No, to put it bluntly. In fact the Commissioner’s Office should be the last port of call. An applicant must attempt self-resolution before lodging a dispute with our office. If you have exhausted all avenues available to you to get a formal decision from the body corporate, then you may need to lodge your application. Since 2009 adjudicators orders have consistently ordered in favour of the pet owner, unless there has been good reason not to. This should be a good indication to all bodies corporate that it’s unlikely their decision not to approve the pet will be upheld.

Your body corporate could be wasting valuable time and money (and remember, that money is money contributed by each owner in the form of levies) if applications to this office, are based on a ‘longstanding no pets policy’ or ‘house rules’ to apply a ban on the keeping of pets. It also means that any potential purchaser who does a search of adjudicators orders on your scheme may see that it is particularly litigious and look elsewhere.

6. My dog is a therapy dog for my anxiety. Do I still need to ask the body corporate for permission?

If your dog is certified under the Guide, Hearing and Assistance Dogs Act 2009 then you don’t need to ask for permission to keep your dog. If your dog is not certified, you will need to seek permission just as you would for any animal. In other words, there is a difference between a certified animal and a therapy or companion animal.

7. I am trying to sell my unit and every time a prospective purchaser is interested the body corporate says no to their request for an animal. What can they do?

Our Office does not have jurisdiction to deal with disputes between a purchaser and the body corporate. We often suggest that both the current owner and the purchaser make attempts to resolve the issue by asking the body corporate to approve the animal first.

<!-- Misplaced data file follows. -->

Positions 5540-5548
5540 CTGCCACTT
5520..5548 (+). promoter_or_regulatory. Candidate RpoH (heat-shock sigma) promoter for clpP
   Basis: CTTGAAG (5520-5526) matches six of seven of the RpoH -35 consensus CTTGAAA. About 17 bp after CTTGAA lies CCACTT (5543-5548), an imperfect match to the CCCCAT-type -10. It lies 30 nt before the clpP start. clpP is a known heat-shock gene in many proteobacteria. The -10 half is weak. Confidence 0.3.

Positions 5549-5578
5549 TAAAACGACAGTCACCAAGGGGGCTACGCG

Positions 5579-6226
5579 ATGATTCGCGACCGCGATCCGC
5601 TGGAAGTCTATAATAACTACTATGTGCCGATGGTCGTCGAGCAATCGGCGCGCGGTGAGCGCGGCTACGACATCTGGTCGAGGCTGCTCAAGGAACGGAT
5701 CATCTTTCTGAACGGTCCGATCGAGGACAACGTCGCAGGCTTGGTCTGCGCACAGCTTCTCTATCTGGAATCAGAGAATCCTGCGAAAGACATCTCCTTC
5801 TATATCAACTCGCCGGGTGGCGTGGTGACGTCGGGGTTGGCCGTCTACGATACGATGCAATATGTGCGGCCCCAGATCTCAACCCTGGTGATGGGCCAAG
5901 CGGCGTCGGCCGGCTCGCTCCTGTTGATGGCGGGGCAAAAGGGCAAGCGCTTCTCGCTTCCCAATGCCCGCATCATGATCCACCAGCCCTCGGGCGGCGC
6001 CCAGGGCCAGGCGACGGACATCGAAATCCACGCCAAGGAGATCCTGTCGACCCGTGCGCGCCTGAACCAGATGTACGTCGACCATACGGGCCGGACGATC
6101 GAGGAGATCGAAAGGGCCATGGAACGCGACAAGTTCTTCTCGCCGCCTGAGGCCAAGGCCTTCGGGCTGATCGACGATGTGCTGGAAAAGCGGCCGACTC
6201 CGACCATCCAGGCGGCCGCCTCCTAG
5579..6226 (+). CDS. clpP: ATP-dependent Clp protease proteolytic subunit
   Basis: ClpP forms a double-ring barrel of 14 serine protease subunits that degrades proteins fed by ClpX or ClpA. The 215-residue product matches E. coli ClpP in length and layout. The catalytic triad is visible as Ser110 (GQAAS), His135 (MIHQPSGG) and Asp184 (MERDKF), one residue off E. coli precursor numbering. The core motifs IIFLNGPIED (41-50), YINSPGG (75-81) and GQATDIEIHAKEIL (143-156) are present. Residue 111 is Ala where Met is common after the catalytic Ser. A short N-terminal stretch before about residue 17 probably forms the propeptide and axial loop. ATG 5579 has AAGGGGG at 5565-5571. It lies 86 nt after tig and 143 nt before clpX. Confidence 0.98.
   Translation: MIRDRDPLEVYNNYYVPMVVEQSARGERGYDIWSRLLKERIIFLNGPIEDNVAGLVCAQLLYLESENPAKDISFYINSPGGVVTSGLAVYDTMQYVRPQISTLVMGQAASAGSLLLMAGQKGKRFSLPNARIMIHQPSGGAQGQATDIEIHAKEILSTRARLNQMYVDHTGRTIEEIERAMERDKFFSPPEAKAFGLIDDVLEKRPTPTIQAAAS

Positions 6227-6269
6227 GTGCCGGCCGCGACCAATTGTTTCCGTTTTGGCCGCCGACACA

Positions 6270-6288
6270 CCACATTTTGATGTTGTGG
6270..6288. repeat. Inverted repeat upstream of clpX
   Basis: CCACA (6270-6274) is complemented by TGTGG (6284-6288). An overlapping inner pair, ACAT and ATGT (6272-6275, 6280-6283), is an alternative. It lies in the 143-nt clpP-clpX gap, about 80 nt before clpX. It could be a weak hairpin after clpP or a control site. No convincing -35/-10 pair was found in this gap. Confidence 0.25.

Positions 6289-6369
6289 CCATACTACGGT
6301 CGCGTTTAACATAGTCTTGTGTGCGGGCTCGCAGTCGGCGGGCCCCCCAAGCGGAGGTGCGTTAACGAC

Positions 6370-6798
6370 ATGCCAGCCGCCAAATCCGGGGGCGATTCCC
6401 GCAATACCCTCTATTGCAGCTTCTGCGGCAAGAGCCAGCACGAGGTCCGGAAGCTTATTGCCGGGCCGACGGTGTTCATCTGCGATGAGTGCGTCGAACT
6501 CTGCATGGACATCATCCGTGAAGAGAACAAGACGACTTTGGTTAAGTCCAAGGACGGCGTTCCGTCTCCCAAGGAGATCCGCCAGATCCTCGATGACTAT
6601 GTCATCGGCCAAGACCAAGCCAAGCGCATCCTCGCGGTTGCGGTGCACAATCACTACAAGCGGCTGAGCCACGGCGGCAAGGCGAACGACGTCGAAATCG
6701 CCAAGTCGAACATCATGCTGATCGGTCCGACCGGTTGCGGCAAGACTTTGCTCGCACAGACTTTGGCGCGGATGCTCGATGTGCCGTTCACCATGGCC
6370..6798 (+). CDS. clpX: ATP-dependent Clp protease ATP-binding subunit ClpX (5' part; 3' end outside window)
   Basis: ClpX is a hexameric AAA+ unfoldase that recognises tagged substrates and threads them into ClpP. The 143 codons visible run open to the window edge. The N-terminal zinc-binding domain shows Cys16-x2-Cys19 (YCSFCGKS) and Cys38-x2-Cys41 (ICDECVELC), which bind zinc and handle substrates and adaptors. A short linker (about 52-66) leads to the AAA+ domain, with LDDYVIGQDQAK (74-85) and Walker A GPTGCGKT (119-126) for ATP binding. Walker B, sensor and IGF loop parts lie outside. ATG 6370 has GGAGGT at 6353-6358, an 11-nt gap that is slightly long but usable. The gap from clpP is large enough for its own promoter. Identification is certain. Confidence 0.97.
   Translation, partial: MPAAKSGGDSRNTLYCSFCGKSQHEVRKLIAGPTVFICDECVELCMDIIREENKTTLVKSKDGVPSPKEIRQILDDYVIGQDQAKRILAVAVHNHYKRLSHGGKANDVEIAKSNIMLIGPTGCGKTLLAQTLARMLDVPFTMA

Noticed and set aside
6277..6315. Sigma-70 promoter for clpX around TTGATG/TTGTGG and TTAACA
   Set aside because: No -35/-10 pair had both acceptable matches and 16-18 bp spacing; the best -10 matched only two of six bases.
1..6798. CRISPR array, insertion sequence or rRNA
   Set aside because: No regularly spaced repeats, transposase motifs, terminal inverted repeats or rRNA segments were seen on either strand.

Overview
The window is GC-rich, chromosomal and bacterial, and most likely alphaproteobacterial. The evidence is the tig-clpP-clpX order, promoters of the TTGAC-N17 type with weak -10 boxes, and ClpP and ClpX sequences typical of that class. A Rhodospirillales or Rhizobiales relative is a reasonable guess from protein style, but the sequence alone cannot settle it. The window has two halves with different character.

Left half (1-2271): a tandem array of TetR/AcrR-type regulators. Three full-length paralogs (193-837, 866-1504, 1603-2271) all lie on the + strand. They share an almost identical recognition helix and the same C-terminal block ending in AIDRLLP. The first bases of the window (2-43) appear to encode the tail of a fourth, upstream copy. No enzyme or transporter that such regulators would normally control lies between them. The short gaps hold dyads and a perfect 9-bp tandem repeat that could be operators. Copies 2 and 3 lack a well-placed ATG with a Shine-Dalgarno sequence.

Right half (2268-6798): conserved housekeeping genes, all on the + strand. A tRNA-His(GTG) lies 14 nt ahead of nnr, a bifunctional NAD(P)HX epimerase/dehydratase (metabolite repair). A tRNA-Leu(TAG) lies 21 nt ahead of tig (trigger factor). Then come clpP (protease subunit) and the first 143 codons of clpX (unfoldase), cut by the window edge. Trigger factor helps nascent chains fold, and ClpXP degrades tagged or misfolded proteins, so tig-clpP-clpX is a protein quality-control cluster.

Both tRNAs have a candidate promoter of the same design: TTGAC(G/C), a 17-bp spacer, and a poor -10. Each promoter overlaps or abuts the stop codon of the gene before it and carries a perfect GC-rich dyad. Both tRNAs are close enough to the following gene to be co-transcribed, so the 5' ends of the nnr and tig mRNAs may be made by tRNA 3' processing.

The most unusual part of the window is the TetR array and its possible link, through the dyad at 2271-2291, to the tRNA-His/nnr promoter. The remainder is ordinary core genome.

If the body corporate does not approve the request to keep the animal the current owner may consider applying for conciliation and name the purchaser as an interested person in the application. If the application is not resolved before the settlement of the property a request can be made to substitute the applicant to the new owner’s name.

You can read an adjudicators order that dealt with a purchaser’s request for an animal here

8. My by-laws states that I cannot have an animal that weighs over 10 kilograms. Can they put that restriction in an animal by-law?

In the majority of circumstances adjudicators have ruled a body corporate is not able to put a weight restriction on the ownership of animals. It has been ruled that the size of an animal is not an indicator of the impact it may or may not have on other owners within the community titles scheme.

9. I rent a unit in a complex which has a by-law which requires me to ask for permission to keep an animal. I requested for an animal from the body corporate and the owner. They both said no. What can I do?

If you are renting a property you will need to check the terms of your tenancy agreement to see if you have permission from your owner. For more advice on your rights under the tenancy you may wish to contact the Residential Tenancies Authority (RTA) on1300 366 311.

If your owner has given approval for you to keep a pet, you will also need permission from the body corporate. As a tenant you have the same rights as an owner to ask the body corporate for permission to keep an animal. If the body corporate says no, you have the right to dispute that decision through our Office if you believe it to be unreasonable or unlawful.

Author: Commissioner for Body Corporate and Community Management